All Things Considered on NPR News

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  • Hosted by Thom Kokenge, Hosted by: Melissa Block, Audie Cornish, Robert Siegel &

NPR's afternoon radio newsmagazine brings you breaking news and compelling analysis, insightful commentaries, interviews, and special - sometimes quirky - features. Thom Kokenge also updates you on regional news, and weather forecasts on your drive home.

Below, you will find articles, transcripts, and clips of many of the stories heard on All Things Considered.

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Some European Muslims have been heading to Syria to join the fight alongside jihadist who were trying to topple Syrian President Bashar al-Assad. The conflict has been going on for more than three years and many Europeans are now fearful that those fighters may return to carry out attacks at home. NPR's Eleanor Beardsley tells us about that concern in France.

The federal minimum wage for tipped workers has been $2.13 since 1991. That pay rate tends to get lost in the larger debate over whether to raise the national minimum wage for nontipped workers, which is $7.25 an hour.

In theory, the money from tips should make up the difference in pay — and then some. But according to a White House report, tipped workers are more than twice as likely as other workers to experience poverty.

Living On Tips

Transformers: Age of Extinction has smashed its way to the No. 1 spot at the box office. Director Michael Bay's film franchise has consistently topped charts since the first film arrived in theaters in 2007.

The live-action films have embraced the latest in visual affects — but the movies have also called back to the series' past, through the voice of Peter Cullen.

The Colombian national team has reached the World Cup quarterfinals for the first time ever. It comes on the anniversary of the infamous murder of star Colombian player Andres Escobar, just weeks after he scored an own goal in the Cup. NPR's Arun Rath speaks with John Rojas, a Colombian-American journalist whose new Spanish-language book Futbol de negro is a fictionalized account of those weeks.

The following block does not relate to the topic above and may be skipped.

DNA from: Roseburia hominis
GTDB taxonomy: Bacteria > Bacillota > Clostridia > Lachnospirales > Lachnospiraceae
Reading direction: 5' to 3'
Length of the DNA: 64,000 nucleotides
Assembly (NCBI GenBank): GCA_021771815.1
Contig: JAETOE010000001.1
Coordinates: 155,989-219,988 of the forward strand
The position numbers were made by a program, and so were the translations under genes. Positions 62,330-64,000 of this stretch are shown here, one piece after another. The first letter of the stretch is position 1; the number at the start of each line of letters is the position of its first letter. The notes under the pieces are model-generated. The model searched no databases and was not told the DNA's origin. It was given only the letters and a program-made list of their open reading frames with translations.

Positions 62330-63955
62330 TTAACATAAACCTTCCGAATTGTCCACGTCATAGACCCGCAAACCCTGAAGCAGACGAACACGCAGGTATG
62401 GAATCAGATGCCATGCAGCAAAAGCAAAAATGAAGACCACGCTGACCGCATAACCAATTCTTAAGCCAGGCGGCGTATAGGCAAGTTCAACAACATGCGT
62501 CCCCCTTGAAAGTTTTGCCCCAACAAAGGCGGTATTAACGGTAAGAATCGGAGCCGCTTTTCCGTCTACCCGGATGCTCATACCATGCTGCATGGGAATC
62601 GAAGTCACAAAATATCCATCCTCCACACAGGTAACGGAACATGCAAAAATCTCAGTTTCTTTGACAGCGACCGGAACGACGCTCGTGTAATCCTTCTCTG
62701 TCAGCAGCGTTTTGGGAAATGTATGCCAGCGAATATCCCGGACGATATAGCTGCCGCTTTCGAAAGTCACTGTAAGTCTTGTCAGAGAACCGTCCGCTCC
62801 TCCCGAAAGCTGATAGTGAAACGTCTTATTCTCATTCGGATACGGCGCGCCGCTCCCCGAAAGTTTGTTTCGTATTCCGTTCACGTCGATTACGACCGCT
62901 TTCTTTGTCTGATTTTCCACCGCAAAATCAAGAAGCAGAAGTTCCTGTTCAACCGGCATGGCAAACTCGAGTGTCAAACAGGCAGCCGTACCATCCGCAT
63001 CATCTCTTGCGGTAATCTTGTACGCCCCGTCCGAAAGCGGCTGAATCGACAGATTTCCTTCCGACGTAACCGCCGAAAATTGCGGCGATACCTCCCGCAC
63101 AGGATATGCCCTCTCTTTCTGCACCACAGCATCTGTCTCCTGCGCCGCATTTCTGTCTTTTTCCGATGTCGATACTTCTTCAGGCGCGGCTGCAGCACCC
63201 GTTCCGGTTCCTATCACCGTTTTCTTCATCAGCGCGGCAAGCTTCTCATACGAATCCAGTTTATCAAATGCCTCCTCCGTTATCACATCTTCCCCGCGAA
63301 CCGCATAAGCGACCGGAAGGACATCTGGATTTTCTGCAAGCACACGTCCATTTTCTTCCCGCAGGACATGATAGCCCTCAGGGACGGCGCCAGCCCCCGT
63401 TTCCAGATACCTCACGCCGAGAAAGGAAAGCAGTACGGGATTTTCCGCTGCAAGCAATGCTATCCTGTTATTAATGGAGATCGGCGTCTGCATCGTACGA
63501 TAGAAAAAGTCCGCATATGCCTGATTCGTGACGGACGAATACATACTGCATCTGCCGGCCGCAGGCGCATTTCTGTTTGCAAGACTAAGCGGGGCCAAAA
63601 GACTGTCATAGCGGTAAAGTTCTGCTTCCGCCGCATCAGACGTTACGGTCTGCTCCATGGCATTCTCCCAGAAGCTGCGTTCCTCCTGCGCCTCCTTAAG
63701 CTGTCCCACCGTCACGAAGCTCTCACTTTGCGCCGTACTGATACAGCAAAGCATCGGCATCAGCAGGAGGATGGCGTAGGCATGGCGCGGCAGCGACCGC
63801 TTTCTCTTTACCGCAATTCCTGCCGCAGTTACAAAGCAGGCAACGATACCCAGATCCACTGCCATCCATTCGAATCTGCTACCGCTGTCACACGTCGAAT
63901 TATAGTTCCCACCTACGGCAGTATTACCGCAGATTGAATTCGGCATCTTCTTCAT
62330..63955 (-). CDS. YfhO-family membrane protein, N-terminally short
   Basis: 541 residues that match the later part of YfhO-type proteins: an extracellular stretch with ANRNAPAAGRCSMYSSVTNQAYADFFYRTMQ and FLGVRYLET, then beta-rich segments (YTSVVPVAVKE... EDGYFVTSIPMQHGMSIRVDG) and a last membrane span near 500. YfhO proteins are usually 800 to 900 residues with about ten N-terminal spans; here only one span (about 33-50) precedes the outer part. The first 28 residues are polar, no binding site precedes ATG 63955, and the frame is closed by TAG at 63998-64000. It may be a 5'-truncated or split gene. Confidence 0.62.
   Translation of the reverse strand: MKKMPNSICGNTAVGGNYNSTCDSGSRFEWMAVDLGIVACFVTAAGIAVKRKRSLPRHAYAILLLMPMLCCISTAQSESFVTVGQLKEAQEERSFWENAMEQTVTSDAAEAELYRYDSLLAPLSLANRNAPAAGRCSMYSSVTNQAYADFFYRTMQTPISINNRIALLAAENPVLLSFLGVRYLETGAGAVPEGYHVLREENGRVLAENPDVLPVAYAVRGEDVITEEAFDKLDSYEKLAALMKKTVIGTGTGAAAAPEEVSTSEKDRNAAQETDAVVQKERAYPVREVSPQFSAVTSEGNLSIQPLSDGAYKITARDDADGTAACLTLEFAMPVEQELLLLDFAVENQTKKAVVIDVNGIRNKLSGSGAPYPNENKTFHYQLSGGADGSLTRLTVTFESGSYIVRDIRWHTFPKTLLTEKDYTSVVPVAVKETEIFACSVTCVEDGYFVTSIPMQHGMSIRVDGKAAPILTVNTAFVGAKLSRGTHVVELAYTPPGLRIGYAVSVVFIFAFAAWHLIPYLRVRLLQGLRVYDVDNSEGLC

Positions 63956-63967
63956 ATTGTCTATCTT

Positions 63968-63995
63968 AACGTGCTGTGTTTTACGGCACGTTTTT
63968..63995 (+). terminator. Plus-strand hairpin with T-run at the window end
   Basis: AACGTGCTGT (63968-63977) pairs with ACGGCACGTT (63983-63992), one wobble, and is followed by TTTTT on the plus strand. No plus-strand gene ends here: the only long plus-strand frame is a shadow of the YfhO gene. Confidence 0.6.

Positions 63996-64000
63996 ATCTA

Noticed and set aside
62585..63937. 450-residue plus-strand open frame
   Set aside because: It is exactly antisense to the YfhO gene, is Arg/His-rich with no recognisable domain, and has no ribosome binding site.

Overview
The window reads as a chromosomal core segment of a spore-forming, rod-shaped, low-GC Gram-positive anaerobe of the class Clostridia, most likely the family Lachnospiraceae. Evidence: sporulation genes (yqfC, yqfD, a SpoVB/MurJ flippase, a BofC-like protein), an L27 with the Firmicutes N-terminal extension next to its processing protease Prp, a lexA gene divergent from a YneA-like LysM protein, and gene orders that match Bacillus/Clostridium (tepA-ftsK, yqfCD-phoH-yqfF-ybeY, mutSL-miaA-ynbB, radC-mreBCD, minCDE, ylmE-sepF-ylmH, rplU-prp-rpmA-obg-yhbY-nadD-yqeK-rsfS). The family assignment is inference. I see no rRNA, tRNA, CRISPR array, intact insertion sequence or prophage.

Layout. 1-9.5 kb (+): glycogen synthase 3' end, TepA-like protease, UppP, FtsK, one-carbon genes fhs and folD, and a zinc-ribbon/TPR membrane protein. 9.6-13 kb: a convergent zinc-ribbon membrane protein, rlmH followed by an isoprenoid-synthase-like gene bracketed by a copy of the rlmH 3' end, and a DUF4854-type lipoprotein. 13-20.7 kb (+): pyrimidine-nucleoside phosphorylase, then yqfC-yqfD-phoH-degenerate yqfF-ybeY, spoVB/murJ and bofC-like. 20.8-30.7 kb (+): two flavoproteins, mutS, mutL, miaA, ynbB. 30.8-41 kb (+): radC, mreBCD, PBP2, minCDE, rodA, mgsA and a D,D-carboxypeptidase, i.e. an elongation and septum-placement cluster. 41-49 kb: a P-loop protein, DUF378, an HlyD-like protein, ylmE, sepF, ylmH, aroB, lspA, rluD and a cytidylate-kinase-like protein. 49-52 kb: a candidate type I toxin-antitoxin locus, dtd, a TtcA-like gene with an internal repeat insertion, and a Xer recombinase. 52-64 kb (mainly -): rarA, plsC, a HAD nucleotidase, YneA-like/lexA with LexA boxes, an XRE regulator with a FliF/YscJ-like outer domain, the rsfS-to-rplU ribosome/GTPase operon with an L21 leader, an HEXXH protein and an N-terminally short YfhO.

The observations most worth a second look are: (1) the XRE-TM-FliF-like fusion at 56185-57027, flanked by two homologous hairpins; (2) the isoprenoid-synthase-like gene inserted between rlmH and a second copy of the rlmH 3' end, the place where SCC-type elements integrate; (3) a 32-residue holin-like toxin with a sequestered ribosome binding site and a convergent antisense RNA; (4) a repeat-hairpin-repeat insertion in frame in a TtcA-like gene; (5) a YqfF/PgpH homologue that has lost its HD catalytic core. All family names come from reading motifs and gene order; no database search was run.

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This week, a federal judge ruled that the government's no-fly list process is unconstitutional. NPR's Arun Rath speaks with Abe Mashal, one of the 13 plaintiffs in the case.

It's May, 1977, in small-town Ohio, and the Lee family is sitting down at breakfast. James is Chinese-American and Marilyn is white, and they have three children — two girls and a boy. But on this day, their middle child Lydia, who is also their favorite, is nowhere to be found.

That's how Celeste Ng's new novel, Everything I Never Told You, begins.

The video game BioShock Infinite received widespread praise for having a rich narrative packed with philosophy when it debuted last year. The game sold millions of copies.



The phrase Civil War is starting to pop up more and more when it comes to Iraq. Large swaths of the country are held by militants led by the extremist group the Islamic State of Iraq and Syria - or ISIS. Today government forces began an offensive to retake the northern cities of Mosul and Tikrit.

Many motorcycle riders covet the distinctive growl of a Harley-Davidson — and sometimes even add extra-loud exhaust pipes to amp up the sound.

But the motorcycle maker has now rolled out a prototype bike that makes more of a whisper than a rumble. It's a sporty-looking model called LiveWire, and it's powered by batteries.

Harley-Davidson plans to take its prototype electric motorcycle to more than 30 cities over the next few months. Sometime after that, the company will decide whether to put LiveWire on the market.